Faculty pay hasn’t increased, said AIR researcher Donna Desrochers. However, the cost of health coverage, pensions and other benefits have risen steadily, driving up costs. In addition, colleges and universities are adding non-teaching jobs, such as business analysts, human resource staff, counselors and health workers.
At community colleges, 58 percent of employees are instructors, a percentage that’s remained steady for 12 years. However, only 17 percent of employees were full-time faculty in 2012, down from 21 percent in 2000. There are 2.7 FTE instructors per administrator. That’s the lowest ratio of administrators to faculty in higher education.
Teaching was a “calling” when she had a shot at a permanent job, writes Rebecca Schuman. Now, after “two years as a slightly less-disposable faculty member, with a salary, full benefits, course-design autonomy, and my own office,” she’s returned to “dead-end adjuncting.” As a disposable teacher, she’s “hanging up” on the calling, she writes in the Chronicle of Higher Education.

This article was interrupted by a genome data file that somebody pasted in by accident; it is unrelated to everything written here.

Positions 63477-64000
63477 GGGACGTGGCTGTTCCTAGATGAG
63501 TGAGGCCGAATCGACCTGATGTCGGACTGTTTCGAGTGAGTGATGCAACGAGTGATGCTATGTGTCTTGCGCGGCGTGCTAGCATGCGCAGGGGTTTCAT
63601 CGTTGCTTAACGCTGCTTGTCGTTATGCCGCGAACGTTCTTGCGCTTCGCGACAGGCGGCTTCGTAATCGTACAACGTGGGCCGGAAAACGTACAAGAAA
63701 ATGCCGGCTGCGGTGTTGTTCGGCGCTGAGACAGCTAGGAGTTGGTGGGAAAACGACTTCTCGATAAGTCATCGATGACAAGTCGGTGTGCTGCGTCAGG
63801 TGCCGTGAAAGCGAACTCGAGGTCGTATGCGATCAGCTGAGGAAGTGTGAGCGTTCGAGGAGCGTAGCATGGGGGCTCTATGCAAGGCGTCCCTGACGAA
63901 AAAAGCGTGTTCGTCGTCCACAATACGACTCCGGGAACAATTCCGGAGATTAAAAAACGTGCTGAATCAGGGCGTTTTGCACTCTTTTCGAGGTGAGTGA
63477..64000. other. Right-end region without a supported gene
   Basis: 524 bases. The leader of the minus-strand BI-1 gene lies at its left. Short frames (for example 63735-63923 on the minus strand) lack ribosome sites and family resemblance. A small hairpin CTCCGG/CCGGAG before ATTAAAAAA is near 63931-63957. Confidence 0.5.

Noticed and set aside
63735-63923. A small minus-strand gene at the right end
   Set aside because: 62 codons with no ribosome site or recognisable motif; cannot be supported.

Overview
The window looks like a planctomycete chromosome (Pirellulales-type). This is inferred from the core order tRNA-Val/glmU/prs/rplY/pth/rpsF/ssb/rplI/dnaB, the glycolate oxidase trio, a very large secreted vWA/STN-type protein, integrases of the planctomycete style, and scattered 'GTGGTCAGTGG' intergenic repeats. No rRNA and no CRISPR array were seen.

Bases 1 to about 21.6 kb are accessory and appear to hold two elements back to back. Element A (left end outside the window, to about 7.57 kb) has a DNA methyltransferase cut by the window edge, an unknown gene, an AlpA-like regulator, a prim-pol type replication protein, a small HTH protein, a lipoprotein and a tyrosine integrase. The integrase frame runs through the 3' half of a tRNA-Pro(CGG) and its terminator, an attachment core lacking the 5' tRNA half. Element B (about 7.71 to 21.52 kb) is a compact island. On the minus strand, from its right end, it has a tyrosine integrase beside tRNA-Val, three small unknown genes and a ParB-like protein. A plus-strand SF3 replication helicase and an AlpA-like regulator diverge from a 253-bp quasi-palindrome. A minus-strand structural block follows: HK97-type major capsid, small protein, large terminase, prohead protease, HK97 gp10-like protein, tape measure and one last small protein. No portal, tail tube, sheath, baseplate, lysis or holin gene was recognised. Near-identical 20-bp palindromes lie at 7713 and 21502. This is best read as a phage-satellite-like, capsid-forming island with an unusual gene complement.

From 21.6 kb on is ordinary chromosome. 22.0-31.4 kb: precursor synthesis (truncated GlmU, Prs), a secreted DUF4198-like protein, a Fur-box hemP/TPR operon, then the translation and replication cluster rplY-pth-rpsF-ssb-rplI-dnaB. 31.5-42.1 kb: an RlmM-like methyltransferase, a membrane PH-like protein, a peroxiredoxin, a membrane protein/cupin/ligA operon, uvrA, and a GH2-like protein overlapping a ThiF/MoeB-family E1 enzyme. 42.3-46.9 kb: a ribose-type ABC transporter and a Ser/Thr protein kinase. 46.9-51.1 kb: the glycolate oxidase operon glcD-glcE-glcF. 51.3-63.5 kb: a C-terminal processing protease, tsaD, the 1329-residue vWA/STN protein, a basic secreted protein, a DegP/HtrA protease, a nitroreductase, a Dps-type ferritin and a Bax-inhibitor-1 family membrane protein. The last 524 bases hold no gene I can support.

George Washington University’s Joseph Fruscione, whose adjunct advocacy has thrust him into the public eye, told me that what “calling” he has felt to teach hasn’t changed—just his perceptions of academe. He wrote to me: “I entered with a (too) idealistic sense of it as a place of knowledge and intellectual inquiry. Being essentially cheap, renewable labor has made me feel cynical and a little angry about how universities are knowingly overusing contingent faculty while adding more administrators, provosts, and the like.”
Calling teaching a “calling” is an excuse to pay less, said Katie Guest Pryal, who teaches legal writing at the University of North Carolina.